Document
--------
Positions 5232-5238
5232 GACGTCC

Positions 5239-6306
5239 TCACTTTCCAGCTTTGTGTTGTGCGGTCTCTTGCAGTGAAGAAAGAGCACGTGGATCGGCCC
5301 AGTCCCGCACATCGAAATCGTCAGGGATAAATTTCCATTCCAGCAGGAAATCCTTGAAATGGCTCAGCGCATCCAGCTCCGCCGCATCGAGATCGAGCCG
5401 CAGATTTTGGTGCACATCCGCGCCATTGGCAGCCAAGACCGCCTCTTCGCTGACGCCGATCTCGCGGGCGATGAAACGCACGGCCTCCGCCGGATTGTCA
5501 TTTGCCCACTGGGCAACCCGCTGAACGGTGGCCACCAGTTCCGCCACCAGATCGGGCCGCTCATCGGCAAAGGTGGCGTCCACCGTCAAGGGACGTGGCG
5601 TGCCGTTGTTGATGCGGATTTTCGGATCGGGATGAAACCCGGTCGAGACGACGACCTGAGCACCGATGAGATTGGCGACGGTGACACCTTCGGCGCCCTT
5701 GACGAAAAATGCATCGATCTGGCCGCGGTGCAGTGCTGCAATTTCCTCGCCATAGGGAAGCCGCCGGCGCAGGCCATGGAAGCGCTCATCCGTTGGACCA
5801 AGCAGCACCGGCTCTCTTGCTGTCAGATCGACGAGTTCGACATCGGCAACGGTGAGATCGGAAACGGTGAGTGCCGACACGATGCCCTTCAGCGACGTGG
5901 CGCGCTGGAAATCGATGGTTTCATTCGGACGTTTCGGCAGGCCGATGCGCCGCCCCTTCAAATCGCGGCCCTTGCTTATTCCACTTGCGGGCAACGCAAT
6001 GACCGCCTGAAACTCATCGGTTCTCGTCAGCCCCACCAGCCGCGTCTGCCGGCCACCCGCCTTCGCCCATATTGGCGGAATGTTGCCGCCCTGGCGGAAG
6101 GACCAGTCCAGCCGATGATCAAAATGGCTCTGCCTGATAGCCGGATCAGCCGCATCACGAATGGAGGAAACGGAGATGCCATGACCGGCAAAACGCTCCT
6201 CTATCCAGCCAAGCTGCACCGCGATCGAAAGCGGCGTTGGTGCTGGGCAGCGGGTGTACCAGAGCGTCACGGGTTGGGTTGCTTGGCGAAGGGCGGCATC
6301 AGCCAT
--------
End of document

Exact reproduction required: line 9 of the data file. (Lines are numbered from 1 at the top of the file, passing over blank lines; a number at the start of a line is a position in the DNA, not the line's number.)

5701 GACGAAAAATGCATCGATCTGGCCGCGGTGCAGTGCTGCAATTTCCTCGCCATAGGGAAGCCGCCGGCGCAGGCCATGGAAGCGCTCATCCGTTGGACCA